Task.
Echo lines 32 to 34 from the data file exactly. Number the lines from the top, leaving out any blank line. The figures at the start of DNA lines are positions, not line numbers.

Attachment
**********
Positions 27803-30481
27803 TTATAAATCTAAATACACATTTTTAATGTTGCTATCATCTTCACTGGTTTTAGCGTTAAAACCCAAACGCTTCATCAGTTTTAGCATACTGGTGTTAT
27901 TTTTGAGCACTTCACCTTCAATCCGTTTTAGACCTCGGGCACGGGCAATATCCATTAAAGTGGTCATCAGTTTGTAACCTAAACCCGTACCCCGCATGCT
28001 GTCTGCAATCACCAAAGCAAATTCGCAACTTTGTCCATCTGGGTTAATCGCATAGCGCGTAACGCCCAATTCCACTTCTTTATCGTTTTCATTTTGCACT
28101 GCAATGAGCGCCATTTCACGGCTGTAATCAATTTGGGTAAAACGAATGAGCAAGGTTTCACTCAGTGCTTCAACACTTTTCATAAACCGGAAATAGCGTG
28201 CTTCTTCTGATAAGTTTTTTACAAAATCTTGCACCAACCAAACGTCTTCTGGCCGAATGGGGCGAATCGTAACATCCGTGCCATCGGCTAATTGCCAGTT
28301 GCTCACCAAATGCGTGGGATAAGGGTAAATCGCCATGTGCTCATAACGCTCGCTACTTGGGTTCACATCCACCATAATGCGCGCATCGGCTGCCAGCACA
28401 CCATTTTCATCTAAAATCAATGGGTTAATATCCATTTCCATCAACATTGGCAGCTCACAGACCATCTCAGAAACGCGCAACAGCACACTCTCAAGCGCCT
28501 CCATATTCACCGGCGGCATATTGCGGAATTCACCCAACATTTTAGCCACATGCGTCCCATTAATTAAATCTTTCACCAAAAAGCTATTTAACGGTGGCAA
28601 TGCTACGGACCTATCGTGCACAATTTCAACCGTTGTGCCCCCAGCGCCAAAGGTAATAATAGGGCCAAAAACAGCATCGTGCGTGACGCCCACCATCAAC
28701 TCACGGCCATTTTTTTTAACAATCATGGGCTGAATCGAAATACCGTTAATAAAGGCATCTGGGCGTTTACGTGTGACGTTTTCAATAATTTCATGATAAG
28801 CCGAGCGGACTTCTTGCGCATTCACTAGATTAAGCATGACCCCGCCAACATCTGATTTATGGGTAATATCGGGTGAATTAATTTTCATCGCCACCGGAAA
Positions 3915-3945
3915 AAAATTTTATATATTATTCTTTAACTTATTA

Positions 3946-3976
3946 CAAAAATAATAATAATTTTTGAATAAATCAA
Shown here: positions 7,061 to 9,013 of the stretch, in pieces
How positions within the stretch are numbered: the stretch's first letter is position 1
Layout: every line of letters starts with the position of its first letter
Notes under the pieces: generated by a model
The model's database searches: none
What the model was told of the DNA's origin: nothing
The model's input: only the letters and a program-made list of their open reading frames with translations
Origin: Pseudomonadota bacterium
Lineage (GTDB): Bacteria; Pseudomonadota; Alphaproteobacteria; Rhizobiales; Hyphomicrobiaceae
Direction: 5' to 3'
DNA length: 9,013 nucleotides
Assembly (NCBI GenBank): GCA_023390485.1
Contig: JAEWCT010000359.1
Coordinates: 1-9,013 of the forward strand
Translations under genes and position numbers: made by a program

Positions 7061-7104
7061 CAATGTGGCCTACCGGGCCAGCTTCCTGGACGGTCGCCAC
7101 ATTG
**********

Positions 7061-7104
7061 CAATGTGGCCTACCGGGCCAGCTTCCTGGACGGTCGCCAC
7101 ATTG